the staff of the Ridgewood blog
Ridgewood NJ, at last nights Village Council Meeting the Ridgewood Environmental Advisory Committee or REAC, for short proposed a Village wise ban on plastic bags . A seemingly noble cause if their ever was one .
According to Wire magazine , “The adverse impacts of plastic bags are undeniable: When they’re not piling up in landfills, they’re blocking storm drains, littering streets, getting stuck in trees, and contaminating oceans, where fish, seabirds, and other marine animals eat them or get tangled up in them. As longtime plastic bag adversary Ian Frazier recently reported in The New Yorker, “In 2014, plastic grocery bags were the seventh most common item collected during the Ocean Conservancy’s International Coastal Cleanup, behind smaller debris such as cigarette butts, plastic straws, and bottle caps.” The New York City Sanitation Department collects more than 1,700 tons of single-use carry-out bags every week, and has to spend $12.5 million a year to dispose of them.”https://www.wired.com/2016/06/banning-plastic-bags-great-world-right-not-fast/
But here is the rub, according again to Wire ,”advocates of these laws and journalists who cover the issue often neglect to ask what will replace plastic bags and what the environmental impact of that replacement will be. People still need bags to bring home their groceries. And the most common substitute, paper bags, may be just as bad or worse, depending on the environmental problem you’re most concerned about.”
So we are going to replace plastic bags with reusable bags , made from plastic ? Not really sure that is a good long term trade off ? And what about recycled plastic ,does it work?
Brandon Kuczenski lays out the obvious case : “It depends on what you mean by helping. And what you mean by recycling. In some cases there is a clear benefit. With metals, it almost always makes sense to recycle because mining and benefication of primary metals is energy intensive. For instance, making primary aluminum from bauxite requires tremendous electricity consumption.. the energy savings from using recycled aluminum is a factor of 10-15. slam dunk. Steel is very easy to recycle and is very commonly recycled throughout the world. Copper is in increasingly high demand for recycling because worldwide copper mining yields are bottoming out and as a result, copper mining is very expensive.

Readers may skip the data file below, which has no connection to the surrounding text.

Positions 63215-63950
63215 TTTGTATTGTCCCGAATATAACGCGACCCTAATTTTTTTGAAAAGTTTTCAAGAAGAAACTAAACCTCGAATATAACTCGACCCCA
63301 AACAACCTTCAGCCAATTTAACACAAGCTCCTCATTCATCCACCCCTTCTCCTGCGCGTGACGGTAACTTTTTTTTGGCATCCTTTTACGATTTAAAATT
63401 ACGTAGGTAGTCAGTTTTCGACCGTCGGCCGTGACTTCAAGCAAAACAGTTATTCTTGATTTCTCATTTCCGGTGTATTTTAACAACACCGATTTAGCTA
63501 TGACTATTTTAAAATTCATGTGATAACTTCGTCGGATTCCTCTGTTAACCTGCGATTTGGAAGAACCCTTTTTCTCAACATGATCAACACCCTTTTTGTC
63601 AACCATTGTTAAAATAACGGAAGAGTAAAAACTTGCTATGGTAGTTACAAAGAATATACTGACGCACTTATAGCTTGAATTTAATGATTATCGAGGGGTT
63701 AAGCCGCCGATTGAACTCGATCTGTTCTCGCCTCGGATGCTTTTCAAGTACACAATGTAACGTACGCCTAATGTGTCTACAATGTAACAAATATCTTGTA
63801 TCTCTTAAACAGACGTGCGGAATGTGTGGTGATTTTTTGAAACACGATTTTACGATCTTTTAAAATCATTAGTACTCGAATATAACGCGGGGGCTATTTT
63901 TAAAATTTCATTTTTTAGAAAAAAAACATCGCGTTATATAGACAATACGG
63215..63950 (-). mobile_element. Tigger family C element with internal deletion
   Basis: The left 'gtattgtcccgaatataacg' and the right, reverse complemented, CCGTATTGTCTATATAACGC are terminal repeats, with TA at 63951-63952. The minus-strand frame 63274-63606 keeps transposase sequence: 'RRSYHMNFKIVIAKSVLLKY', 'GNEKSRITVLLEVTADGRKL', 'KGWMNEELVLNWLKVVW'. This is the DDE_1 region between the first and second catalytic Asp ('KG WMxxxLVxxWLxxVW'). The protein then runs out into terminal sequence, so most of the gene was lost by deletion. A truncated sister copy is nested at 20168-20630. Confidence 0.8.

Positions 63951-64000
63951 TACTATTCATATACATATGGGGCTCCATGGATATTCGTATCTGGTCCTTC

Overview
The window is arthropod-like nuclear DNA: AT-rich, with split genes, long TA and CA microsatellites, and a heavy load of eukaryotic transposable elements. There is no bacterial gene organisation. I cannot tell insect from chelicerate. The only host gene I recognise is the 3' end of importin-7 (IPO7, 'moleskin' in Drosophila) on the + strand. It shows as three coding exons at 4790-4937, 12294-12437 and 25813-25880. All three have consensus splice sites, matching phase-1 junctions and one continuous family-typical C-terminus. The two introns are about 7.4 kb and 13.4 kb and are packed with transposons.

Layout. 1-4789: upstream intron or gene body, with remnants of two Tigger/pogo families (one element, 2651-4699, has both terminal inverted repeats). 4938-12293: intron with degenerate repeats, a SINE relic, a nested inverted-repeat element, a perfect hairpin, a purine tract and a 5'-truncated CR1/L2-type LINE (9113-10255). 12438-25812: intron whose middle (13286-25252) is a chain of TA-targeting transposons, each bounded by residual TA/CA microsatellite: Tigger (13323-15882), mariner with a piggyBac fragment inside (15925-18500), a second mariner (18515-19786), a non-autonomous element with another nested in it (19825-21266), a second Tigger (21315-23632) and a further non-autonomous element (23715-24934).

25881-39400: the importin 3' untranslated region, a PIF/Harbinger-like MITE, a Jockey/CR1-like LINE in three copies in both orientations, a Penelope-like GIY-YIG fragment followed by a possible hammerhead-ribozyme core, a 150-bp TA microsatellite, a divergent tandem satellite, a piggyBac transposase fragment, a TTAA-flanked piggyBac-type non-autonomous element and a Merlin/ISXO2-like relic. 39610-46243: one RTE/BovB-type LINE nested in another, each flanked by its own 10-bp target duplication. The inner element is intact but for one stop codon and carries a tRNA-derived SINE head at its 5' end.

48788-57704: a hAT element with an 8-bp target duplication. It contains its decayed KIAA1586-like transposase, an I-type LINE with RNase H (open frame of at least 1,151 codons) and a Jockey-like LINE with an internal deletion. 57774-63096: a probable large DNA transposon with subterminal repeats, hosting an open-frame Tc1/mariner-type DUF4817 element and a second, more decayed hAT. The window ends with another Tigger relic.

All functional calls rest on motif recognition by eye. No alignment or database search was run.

Plastics are a bit more uncertain, but that is largely because of the sloppy way Americans handle their plastics than any technical limitations. Recycling HDPE (milk gallons) or PET (soda / water bottles) is well-established and mature, and there are modest energy savings to using recycled over primary materials in both cases (yes, even when including the impacts from “driving all those trucks around”). However, other plastics- even HDPE and PET from non-bottle product systems- are not presently recycled in a meaningful sense. They may be made into park benches or doorstops or things of that nature, but it is much harder to argue convincingly that they provide benefits. The reason for this is that different plastics have different chemical compositions, so plastics recycling requires a pure material stream. People who might otherwise make money from recycling plastic have decided that the waste stream generated by American consumers is too contaminated to be of value. In places where recyclables are handled more carefully, sorted by the consumer and cleaned of other materials, this may not be the case.” https://www.quora.com/Does-recycling-really-help-the-environment.
The REAC looking to conduct a study as to the impact to the Village . The Political Correct environment allows little or no dissent or questioning the status quo wisdom. But will it really impact the environment in the Village?
Councilmen Jeff Voigt was on board no questions asked. Councilmen Hach was a big concerned on the impact on merchants. The Mayor was concerned , and the REAC ladies continued to voice support for a ban .
A lot of unanswered question and a lot of unintended consequences seem just over the horizon with a bag ban . The blog would prefer the ladies at the REAC stick to more pressing local issues , like the ecological disaster a turf field presents especially when its placed in a flood zone . While obviously we need to balance recreational time and logistics perhaps more thoughtful long term solutions can be found minimizing the down side .